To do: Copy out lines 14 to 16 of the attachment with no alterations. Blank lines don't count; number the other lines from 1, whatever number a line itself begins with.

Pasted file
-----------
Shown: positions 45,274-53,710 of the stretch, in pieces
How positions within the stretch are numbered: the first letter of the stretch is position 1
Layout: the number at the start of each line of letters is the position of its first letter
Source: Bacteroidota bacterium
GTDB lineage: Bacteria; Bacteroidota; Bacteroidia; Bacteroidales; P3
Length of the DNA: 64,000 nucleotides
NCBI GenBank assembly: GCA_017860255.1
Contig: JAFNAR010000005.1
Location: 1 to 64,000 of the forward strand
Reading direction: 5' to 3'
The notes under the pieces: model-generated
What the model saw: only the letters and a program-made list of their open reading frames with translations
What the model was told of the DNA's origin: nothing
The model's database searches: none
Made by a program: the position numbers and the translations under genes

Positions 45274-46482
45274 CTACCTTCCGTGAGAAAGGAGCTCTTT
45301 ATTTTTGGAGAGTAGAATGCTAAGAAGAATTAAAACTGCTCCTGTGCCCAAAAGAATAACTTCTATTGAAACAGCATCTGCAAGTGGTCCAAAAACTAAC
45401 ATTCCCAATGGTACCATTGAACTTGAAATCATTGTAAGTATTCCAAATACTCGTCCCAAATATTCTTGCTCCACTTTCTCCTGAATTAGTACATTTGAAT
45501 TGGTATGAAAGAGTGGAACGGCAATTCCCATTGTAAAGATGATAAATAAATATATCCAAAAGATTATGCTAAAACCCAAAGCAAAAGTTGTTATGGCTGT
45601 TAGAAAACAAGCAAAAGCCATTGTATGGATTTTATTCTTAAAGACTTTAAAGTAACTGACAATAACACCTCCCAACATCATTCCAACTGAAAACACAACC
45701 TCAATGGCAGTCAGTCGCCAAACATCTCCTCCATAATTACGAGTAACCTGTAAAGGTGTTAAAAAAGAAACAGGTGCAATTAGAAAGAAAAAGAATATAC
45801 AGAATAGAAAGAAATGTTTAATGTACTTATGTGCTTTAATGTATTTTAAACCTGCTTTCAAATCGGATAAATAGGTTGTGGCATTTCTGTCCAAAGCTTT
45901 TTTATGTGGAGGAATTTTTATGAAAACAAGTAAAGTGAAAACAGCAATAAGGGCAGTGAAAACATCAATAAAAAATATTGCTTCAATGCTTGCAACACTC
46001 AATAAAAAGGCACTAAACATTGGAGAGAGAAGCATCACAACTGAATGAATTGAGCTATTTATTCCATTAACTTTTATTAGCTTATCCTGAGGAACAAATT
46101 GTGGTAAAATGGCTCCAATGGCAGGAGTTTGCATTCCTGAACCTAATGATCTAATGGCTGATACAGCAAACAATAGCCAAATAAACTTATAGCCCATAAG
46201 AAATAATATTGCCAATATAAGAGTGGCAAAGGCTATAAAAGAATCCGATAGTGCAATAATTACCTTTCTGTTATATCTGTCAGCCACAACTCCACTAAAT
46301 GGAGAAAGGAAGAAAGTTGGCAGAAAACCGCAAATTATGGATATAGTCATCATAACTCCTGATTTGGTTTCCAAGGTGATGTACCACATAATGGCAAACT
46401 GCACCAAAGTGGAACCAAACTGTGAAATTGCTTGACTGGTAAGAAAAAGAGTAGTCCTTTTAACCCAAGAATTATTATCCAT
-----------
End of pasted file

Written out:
The model's database searches: none
Made by a program: the position numbers and the translations under genes

Positions 45274-46482